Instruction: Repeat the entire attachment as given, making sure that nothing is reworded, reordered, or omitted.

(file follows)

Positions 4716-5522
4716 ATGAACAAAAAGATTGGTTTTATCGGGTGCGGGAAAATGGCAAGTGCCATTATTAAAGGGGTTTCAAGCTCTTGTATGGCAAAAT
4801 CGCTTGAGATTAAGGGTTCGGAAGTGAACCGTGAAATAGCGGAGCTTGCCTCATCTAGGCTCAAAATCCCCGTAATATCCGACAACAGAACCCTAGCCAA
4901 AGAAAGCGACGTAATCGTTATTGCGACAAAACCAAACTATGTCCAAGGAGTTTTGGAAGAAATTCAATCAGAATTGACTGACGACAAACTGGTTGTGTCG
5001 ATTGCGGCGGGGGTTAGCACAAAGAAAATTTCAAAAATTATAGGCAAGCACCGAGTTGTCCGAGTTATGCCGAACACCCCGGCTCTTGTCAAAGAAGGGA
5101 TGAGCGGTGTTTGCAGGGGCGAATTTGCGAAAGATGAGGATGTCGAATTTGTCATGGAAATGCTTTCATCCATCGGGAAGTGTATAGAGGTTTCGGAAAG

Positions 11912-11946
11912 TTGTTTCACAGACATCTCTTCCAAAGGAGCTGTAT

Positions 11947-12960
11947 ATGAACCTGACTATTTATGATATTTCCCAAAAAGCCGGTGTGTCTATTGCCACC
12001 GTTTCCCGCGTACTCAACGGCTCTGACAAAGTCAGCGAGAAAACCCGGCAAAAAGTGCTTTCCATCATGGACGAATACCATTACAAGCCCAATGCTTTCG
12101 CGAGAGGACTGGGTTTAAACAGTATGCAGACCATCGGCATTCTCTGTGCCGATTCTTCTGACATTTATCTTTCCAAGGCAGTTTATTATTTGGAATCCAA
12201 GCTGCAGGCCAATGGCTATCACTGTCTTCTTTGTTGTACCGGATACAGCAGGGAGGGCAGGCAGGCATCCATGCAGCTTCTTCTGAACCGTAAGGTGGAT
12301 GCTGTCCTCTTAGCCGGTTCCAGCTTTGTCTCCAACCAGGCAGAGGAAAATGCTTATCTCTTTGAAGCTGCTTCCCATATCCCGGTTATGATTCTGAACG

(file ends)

Positions 4716-5522
4716 ATGAACAAAAAGATTGGTTTTATCGGGTGCGGGAAAATGGCAAGTGCCATTATTAAAGGGGTTTCAAGCTCTTGTATGGCAAAAT
4801 CGCTTGAGATTAAGGGTTCGGAAGTGAACCGTGAAATAGCGGAGCTTGCCTCATCTAGGCTCAAAATCCCCGTAATATCCGACAACAGAACCCTAGCCAA
4901 AGAAAGCGACGTAATCGTTATTGCGACAAAACCAAACTATGTCCAAGGAGTTTTGGAAGAAATTCAATCAGAATTGACTGACGACAAACTGGTTGTGTCG
5001 ATTGCGGCGGGGGTTAGCACAAAGAAAATTTCAAAAATTATAGGCAAGCACCGAGTTGTCCGAGTTATGCCGAACACCCCGGCTCTTGTCAAAGAAGGGA
5101 TGAGCGGTGTTTGCAGGGGCGAATTTGCGAAAGATGAGGATGTCGAATTTGTCATGGAAATGCTTTCATCCATCGGGAAGTGTATAGAGGTTTCGGAAAG

Positions 11912-11946
11912 TTGTTTCACAGACATCTCTTCCAAAGGAGCTGTAT

Positions 11947-12960
11947 ATGAACCTGACTATTTATGATATTTCCCAAAAAGCCGGTGTGTCTATTGCCACC
12001 GTTTCCCGCGTACTCAACGGCTCTGACAAAGTCAGCGAGAAAACCCGGCAAAAAGTGCTTTCCATCATGGACGAATACCATTACAAGCCCAATGCTTTCG
12101 CGAGAGGACTGGGTTTAAACAGTATGCAGACCATCGGCATTCTCTGTGCCGATTCTTCTGACATTTATCTTTCCAAGGCAGTTTATTATTTGGAATCCAA
12201 GCTGCAGGCCAATGGCTATCACTGTCTTCTTTGTTGTACCGGATACAGCAGGGAGGGCAGGCAGGCATCCATGCAGCTTCTTCTGAACCGTAAGGTGGAT
12301 GCTGTCCTCTTAGCCGGTTCCAGCTTTGTCTCCAACCAGGCAGAGGAAAATGCTTATCTCTTTGAAGCTGCTTCCCATATCCCGGTTATGATTCTGAACG